Batman: The Dark Knight Returns, Part 2 ★★★★

If Frank Miller's story is new to you, or you’re simply not a comic book fan, it would seem very unlike anything you’d expect. The scope widens dramatically between the two chapters of this story, and Miller’s interpretations of the two most iconic DC universe heroes (and one villain) are far more dark, bleak, and disturbing than anything you’ll be prepared for.

Miller’s work has long been praised for being possibly the most climactic moment in Batman’s development as a character (regardless of what timeline it’s set in) - it’s the moment when he is forced to confront the dichotomy of his moral quest and break his own rules of engagement. It’s ultimately a lose-lose proposition, orchestrated in a brutally senseless way by his most vile nemesis. It’s powerful, and extremely dark. And it’s not even the climax of the story.

Add to that a face-off with Superman, the stakes of which are grim and far-reaching - and not just for the characters involved, but for the future of Gotham and even America as a whole.

This second chapter is almost entirely pay-off, a necessary redemption for the barely-coming-to-boil first chapter. And, boy, is it dark, with multiple set-pieces involving high body counts. The same scene-to-scene pacing affects the second part just as the first, but with such density of action and plot, it feels less problematic here.

But the source material problems present in the first chapter are slightly exacerbated in the character development of this film. While Bruno is a character who deserves to be left on the pages of Miller’s graphic novel, there are other characters like Abner (who should have been introduced in the first chapter, if the source material was to be followed at all) and Oliver Queen (Green Arrow) who are barely developed, and even the new police commissioner’s motivations are poorly explained.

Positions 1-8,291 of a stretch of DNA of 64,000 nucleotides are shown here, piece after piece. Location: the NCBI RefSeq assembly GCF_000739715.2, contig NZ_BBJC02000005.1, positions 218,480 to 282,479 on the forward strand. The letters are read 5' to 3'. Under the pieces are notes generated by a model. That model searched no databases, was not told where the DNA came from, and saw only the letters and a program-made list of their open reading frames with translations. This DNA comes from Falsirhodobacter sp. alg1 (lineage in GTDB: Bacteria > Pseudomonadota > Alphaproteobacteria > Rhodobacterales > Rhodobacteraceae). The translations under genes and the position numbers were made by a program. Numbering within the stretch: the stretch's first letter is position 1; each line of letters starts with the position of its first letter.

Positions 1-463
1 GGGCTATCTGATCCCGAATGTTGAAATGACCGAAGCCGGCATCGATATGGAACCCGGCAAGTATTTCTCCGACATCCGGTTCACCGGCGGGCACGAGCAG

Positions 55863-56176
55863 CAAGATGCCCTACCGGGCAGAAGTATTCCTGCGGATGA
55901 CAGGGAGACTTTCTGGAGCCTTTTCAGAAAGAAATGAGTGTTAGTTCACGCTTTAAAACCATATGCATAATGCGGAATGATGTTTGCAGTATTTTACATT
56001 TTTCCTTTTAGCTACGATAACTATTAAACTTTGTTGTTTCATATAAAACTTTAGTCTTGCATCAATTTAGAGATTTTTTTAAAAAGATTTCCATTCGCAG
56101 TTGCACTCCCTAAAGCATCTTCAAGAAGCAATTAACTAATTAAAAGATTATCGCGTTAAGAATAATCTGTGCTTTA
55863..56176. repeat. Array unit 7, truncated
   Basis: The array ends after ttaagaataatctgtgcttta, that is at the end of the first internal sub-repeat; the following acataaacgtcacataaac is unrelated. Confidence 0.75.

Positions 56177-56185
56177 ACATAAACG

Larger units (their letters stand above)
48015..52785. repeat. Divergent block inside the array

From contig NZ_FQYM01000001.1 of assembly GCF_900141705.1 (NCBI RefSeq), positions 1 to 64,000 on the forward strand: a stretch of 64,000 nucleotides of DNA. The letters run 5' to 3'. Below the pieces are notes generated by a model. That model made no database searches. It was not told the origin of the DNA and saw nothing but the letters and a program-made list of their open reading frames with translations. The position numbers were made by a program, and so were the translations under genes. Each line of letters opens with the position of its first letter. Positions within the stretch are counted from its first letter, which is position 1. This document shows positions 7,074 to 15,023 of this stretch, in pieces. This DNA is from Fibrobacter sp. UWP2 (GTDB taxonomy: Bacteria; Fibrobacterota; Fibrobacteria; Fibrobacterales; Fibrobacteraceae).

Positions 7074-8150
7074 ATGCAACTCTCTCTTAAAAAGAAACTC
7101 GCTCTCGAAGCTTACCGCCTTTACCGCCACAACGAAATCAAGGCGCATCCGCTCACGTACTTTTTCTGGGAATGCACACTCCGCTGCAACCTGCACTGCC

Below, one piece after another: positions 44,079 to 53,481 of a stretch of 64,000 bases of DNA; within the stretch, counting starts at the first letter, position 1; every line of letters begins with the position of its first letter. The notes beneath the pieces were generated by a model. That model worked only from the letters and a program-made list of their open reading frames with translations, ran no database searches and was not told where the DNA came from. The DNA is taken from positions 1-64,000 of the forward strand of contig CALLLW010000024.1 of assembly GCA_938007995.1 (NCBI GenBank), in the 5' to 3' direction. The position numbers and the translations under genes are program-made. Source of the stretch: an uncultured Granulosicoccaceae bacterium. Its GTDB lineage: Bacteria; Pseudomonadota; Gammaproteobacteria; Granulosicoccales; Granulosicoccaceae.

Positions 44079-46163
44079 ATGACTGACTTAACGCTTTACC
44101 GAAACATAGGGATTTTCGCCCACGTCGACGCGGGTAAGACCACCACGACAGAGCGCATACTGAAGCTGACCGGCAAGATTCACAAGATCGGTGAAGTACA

However, there’s a certain braveness to framing this story in a timeline we know next to nothing about. We don’t get a complete picture of the reasons for superheroes having retired for decades, how they were injured (Green Arrow), nor how villains wound up in institutions (Joker, Two Face) to begin with. Much of it feels outside the realm of the DC Universe canon, and as someone who admires the characters and stories within the pages of comic books without having followed them closely, a fresh new interpretation - and especially one that spins off on a new tangent chronologically - is ultimately far more rewarding than following in the footsteps of canon and limiting a storyline to the parameters set before.

Miller's exploration of these characters along with his incredibly cynical outlook on cold war politics - one which makes an amazing caricature out of Reagan - has long resonated with me as a remarkable balance of satire with brooding undertones, of the more cartoony aspects of the Gotham universe (Robin) with gritty realism (killing sprees and mass murder), and of moral ideals with actual justice.

It’s difficult for me to know if my admiration for Miller’s source material affects my outlook on these films, or if they are able to truly stand alone. I don’t think these films are targeted at the average movie-goer, or even that fans of Nolan’s work will enjoy this interpretation, but that’s not to say they’re not accessible. The power in the film’s climactic moments comes from an understanding of what makes Batman (the modern version) tick. There are so many versions of Batman that are clearly wrong interpretations (Schumacher), while others come incredibly close without ever succeeding one hundred percent (Nolan). Others still wind up somewhere in the middle (Burton). There are very few storytellers who have been able to get Batman right like Miller did, and I loved seeing his work come to life, in spite of this film's faults.